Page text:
Inheriting the Family Business
By Tina Jones
Whether you are planning to retire, sell, or close your business in the future, you should have a written exit plan. Succession is a fact of life; it is better to prepare for it rather than ignore it. Because for many, the business is their most valuable asset. It only makes sense to have a plan. This is usually completed with the help of an attorney or financial advisor. The exit plan outlines your business and a contingency plan to execute in the event of illness, divorce, and death.
It is important to plan for the transition as many businesses do not survive the transition from one generation to the next. Family businesses are advised to follow a process in planning for succession.
- Initiation Stage – Successors are introduced to the business and guided through a variety of work experiences.
- Selection Stage – A successor is chosen, and a schedule is developed for the transition.
- Education Stage – The business owner gradually hands over the reigns as the successor learns the required skills for running the business.
- Transition Phase – The business changes hands.
Estate planning for the inheritance of a business is not for the faint of heart. The financial and tax aspects transferring ownership can be a burden. Heirs can be taxed at a high rate when the ownership is transferred. Hiring an estate planner is highly recommended due to the complexity of estate and tax laws.
Family Exit Plan is a plan you create if you are leaving your business to more than one heir. If one family member wants to leave the company, the value of their share has been predetermined. This will keep the heirs from having to sell the company to have to pay the heir that wants to sell.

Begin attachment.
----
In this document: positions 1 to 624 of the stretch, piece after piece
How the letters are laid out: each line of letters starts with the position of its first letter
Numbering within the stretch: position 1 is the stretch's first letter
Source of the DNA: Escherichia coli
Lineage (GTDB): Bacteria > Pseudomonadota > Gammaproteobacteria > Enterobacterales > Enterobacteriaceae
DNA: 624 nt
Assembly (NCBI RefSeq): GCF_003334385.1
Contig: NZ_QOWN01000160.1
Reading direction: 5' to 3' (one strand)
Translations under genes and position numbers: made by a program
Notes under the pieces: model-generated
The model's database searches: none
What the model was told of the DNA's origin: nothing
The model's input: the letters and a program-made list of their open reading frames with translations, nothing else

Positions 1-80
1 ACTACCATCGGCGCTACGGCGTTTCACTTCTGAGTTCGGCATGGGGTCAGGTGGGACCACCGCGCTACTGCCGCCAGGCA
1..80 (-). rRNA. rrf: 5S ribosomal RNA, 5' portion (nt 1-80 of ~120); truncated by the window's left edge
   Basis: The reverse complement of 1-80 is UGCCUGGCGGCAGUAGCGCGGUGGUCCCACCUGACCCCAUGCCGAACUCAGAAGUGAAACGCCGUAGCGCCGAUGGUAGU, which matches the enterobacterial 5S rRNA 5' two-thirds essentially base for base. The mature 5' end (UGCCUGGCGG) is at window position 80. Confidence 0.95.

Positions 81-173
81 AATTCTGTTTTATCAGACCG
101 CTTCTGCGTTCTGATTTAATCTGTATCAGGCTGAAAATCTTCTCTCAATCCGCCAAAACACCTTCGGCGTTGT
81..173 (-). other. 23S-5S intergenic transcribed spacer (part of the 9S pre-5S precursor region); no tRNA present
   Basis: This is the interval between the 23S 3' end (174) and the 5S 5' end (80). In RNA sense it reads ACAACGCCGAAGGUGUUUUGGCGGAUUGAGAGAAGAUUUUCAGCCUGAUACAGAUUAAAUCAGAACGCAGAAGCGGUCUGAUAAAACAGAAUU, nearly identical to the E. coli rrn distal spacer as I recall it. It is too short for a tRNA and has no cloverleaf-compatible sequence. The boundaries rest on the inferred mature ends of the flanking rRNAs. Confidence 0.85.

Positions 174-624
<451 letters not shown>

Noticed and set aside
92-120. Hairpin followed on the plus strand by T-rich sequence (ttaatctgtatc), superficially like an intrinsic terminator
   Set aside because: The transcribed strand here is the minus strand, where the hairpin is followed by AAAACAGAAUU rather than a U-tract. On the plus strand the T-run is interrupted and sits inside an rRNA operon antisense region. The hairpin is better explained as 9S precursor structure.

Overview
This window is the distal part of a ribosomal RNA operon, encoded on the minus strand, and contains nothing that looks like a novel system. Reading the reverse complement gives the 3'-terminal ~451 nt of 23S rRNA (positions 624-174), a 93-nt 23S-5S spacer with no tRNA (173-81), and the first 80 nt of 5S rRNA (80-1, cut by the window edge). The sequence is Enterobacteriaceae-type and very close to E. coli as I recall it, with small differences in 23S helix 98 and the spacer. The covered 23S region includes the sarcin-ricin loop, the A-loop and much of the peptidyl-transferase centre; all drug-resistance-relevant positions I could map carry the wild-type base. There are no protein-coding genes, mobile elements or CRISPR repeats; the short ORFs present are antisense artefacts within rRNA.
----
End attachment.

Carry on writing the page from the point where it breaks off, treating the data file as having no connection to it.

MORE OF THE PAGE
If you are the one that is inheriting the family company or business, here are several steps you would want to take. Gather all the information that you can on the current state of the company. You will want to know about the corporate paperwork, business licenses, and account information including accounts receivable and payable. It would be ideal to have a current balance sheet, profit and loss statement, and cash flow statement. Treat it as a due diligence period. Know what you are getting into. If you are lucky enough to have a succession plan and business plan from the previous owner, this will provide guidance in training, confidential information, and insight on your customers and competitors.
The rewards of inheriting the family business far outweighs the challenges. Being prepared to carry on the tradition of business ownership can be achieved through communication and planning. It is never too early to begin the process.